The essays still speak to us as men and women of good will eight decades after they were written with a goal of inspiring Austria to maintain its independence from and resistance to National Socialism. For readers in need of moral and intellectual sustenance to resist the totalitarian temptations of our times this book will reward your time and effort. ( )
  citizencane | Mar 6, 2016 |
Dietrich von Hildebrand, a German professor of philosophy in Munich, watched with dismay as Germany fell under the spell of Hitler and the Third Reich. In 1933, at age 43, he and his wife Gretchen left Germany to live in Vienna.

In exile he founded a weekly magazine (Der Christliche Standestaat—The Christian Corporative State) that, for five years (until the spring of 1938 when Hitler took over Austria and the von Hildebrands had to flee), was dedicated to unmasking the nationalism, militarism, collectivism, and anti-Semitism that combined to make up Nazism.

My Battle Against Hitler is made up of two sections. The first part—von Hildebrand’s memoirs—contains selections from the 5000-page memoir he wrote in 1958 for the benefit of his second wife to help this much younger woman understand his life. This section is organized by year.

The second part is fragments of the essays he published in the Vienna magazine from 1933 to 1938.

The whole thing is stitched together by pieces written by John Henry Crosby and John F. Crosby, translators of the memoirs and essays. The book begins with John Henry Crosby’s chapter “The Life of Dietrich von Hildebrand.” Throughout the book pieces written by the Crosby’s connect the dots between journal entries and put the essay fragments into context.

Von Hildebrand’s journals are interesting and colorful. They depict him as an inveterate people-watcher who tended to categorize those he met as black or white depending on how they viewed Bolshevism and National Socialism. Any whiff of sympathy to those movements colored his entire opinion of a person.

He was someone who also seemed readily star-struck with those in power that he admired. His account of meeting the Empress and Emperor Otto of Belgium in 1933 is typical of his reaction:

“The Empress made a very strong impression on me. There was something unbelievably elegant and aristocratic about her face, while her presence as a whole seemed to combine both strength and tenderness. She was immensely attractive. ... Afterward I was able to meet Emperor Otto, who also made a very great impression on me. He was then still very young, about nineteen or twenty. ...I was amazed how well informed he was about all the problems in Austria and how intelligently he spoke about them” – Kindle Location 1927 & 1934.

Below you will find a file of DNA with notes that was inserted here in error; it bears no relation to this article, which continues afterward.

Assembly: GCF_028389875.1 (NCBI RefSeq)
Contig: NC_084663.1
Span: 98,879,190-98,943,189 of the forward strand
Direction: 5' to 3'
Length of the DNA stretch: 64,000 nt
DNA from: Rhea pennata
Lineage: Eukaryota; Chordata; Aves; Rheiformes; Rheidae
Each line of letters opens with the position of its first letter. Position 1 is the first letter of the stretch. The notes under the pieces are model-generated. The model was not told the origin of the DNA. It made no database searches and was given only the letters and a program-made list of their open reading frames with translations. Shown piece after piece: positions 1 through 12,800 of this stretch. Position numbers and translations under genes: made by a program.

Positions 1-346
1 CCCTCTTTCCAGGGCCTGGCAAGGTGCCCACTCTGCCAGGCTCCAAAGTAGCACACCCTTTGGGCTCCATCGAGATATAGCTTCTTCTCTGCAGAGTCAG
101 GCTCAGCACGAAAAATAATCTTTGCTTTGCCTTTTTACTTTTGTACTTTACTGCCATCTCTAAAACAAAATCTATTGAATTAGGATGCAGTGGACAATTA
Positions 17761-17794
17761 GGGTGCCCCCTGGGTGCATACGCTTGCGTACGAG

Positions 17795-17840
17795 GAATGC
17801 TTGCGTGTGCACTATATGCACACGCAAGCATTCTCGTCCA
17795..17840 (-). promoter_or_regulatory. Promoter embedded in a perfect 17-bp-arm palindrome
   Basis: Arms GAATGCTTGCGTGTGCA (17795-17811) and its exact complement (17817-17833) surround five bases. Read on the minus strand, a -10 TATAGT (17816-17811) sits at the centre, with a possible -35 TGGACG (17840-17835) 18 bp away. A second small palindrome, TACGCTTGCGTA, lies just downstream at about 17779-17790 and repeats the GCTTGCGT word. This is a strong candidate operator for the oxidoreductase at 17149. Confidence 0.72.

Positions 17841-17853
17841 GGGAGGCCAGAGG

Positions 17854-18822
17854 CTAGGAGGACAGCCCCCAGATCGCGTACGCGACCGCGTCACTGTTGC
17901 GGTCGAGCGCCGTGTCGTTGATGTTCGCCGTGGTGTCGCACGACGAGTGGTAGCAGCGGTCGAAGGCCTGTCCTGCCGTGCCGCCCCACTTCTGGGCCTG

As a whole, his memoirs introduce us to the philosophers, thinkers, and politicians of the day with whom he rubbed shoulders in Vienna and other parts of Europe. They are infused with his philosophical idealism which is rooted in his Catholic / Christian worldview. And so he saw Bolshevism and National Socialism as players in the age-old drama that was far bigger than what was being played out on the stage of Europe at that time:

“In reality, there have been only two fronts in the world for the past two thousand years; the front for Christ and the front against Christ. He is the cornerstone which separates all spirits” – Kindle Location 5012.

Though I found many of his essays hard to follow (he was a deep, philosophical thinker, quoting names of contemporaries as handles of philosophical movements with which I’m unfamiliar), his strong convictions and clear thinking is, as a whole, hard to resist. I couldn’t help but contrast his well-thought-out opposition to Nazism to our popular movements which, herd-like, rise and fall fueled by little more than trending tweets and social medial ‘LIKE's. Von Hildebrand would have been aghast.

In our time when dueling worldviews continue, von Hildbrand stands as a shining example of someone who knew his convictions, was a master at communicating them, and stuck by them no matter how popular opinion shifted.

For our time, this book is a worthwhile read for his defense of the Jews alone. The journal entries and essays where he decries anti-Semitism could help bolster our own resistance to this movement that is again finding a voice on the streets and university campuses around us.

This book is a treasure for those interested in a close view of pre-World War II Vienna, the political atmosphere and movements of the time, and how one Christian thinker analyzed and evaluated the philosophies that underpinned those movements.

I received My Battle Against Hitler as an e-book download from the publisher for the purpose of writing a review.
( )
  Violet_Nesdoly | Jan 4, 2015 |
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Englanninkielinen Wikipedia

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"How does a person become Hitler's enemy number one? Not through espionage or violence, it turns out, but by striking fearlessly at the intellectual and spiritual roots of National Socialism. Dietrich von Hildebrand was a German Catholic thinker and teacher who devoted the full force of his intellect to breaking the deadly spell of Nazism that ensnared so many of his beloved countrymen. His story might well have been lost to us were it not for this memoir he penned in the last decades of his life at the request of his wife, Alice von Hildebrand. In My Battle Against Hitler, covering the years from 1921 to 1938, von Hildebrand tells of the scorn and ridicule he endured for sounding the alarm when many still viewed Hitler as a positive and inevitable force. He expresses the sorrow of having to leave behind his home, friends, and family in Germany to conduct his fight against the Nazis from Austria. He recounts how he defiantly challenged Nazism in the public square, prompting the German ambassador in Vienna to describe him to Hitler as 'the architect of the intellectual resistance in Austria.' And in the midst of all the danger he faced, he conveys his unwavering trust in God, even during his harrowing escape from Vienna and his desperate flight across Europe, with the Nazis always just one step behind. Dietrich von Hildebrand belongs to the very earliest anti-Nazi resistance. His public statements led the Nazis to blacklist him already in 1921, long before the horrors of the Third Reich and more than twenty-three years before the famous assassination attempt on Hitler in July 1944. His battle would culminate in the countless articles he published in Vienna, a selection of which are featured in this volume. 'It is an immense privilege,' writes editor John Henry Crosby, founder of the Hildebrand Project, 'to present to the world the shining witness of one man who risked everything to follow his conscience and stand in defiance of tyranny.'"-- "This unpublished memoir from German-Catholic philosopher Dietrich von Hildebrand demonstrates his opposition to anti-Semitism, his prescient understanding of just how deadly Nazism and Hitler would be, and his courage as he perpared to flee Germany"--